The musical style on this album is folk-pop, contemporary and rock. Charlie’s vocal style is always unique and resonant, some say they can’t define it. Charlie can’t be pigeonholed for his vocals this way or that.

A rock number opens the album. Charlie makes a statement about how he was ego-centric on “Big Man’s Hat”, was being the main thought.  The next rock song is at the end of this ten rack album, “Experience” and “Big Man’s Hat” instantly catch-on.

The track that is most alternative sounding is in the middle, “The Secret of Time”, which turns over on its distinctive electronic qualities.

In-between are soft folk-pop tracks with quieter ones being Dear Friend and Drowning Man, which both played on Christian radio at the time of the album’s release.

Apart from the rock tracks, and the quieter ones, the album didn’t bowl me over, but it’s saying good, thoughtful things about life and faith, the experience of life and faith, and hope and salvation.

Album: The Secret of Time, Artist: Charlie Peacock, Genre: Christian folk pop, Year: 1990, Rating: 8/10

The James Bond myth

The James Bond movies are based on the Ian Fleming spy novels, novels reportedly based on his experiences. The first Bond film arrived in theaters in 1962, with Dr. No.

The stories, if based on experiences, might be hyped up in the movie versions.

There’s one Bond film playing tonight that has a story that made me think twice. Of course there’s a point to a media mogul wanting to take over the media—this point is media monopolization—but getting your head around a megalomaniac media tycoon doesn’t ring true.

However, if you want to discuss the problems of a media company taking up too much market space, just leave any misappropriation to the authorities who know what to do.

Then there are the nuclear plots and snazzy sounding premises that are basically fantasies.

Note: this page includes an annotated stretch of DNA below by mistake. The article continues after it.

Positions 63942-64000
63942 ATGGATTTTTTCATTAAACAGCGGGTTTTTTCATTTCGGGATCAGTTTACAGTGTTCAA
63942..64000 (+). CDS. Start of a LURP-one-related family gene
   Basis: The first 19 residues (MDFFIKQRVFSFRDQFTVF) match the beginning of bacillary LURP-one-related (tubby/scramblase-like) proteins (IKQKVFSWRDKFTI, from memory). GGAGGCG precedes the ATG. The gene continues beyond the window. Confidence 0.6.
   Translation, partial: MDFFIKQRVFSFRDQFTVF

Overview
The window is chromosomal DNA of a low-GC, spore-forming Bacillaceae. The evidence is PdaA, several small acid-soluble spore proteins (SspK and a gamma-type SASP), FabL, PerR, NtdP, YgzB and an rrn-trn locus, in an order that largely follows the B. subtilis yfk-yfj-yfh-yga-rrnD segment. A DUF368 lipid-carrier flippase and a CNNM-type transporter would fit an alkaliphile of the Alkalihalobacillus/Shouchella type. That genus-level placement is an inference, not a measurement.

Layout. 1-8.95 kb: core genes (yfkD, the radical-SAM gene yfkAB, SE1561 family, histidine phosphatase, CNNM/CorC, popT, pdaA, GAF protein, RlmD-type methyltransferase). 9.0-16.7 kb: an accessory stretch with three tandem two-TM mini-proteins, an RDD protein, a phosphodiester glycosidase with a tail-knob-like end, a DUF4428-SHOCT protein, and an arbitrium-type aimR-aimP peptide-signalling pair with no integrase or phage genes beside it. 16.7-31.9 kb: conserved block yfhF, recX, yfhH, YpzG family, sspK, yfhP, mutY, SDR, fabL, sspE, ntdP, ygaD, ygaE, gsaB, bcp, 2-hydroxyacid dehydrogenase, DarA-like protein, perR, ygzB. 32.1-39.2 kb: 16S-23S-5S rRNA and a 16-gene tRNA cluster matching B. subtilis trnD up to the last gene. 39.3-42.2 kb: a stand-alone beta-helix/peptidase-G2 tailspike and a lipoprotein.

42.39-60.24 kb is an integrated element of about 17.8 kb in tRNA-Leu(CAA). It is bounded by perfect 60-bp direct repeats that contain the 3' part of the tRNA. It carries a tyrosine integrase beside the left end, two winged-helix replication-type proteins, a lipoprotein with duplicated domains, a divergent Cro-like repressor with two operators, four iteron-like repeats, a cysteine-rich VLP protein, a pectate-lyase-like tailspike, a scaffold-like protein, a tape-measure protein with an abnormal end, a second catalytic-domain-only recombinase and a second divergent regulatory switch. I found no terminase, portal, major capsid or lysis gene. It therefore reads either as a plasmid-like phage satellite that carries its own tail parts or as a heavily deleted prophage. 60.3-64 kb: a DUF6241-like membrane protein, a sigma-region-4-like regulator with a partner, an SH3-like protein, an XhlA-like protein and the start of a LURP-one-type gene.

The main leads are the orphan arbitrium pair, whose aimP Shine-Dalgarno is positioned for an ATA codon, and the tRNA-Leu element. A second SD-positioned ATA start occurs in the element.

So we can’t trust a Bond story to ring true. If this is the case in a Bond film, it may really depend on the actors rather than the story and the action.

In terms of actors, the perennial and rather silly question is what Bond actor do you like? Sean Connery, Roger Moore, George Lazenby, Timothy Dalton, Pierce Brosnan, or Daniel Craig? What about the Bond girls? What about the villains?

Some critics may praise the villains out of a sheer base instinct especially if the story is lacking, but then give the film three stars instead of two. Yet a Bond film should be about how well it’s done and if it engages on its own terms. Bond films are really unbelievable anyhow, so they’re redundant from the outset, Skyfall the only exception.

Like Bond is having too much fun with Bond girls with very little effort put into him redeeming his ways. There are the why’s of what makes Bond James Bond, but it ends in the arms of a woman rather than a serious treatment.

But we never did believe in the mythology of James Bond.

Ladies in Lavender

This UK film doesn’t sweep you up at first, but it picks up nicely.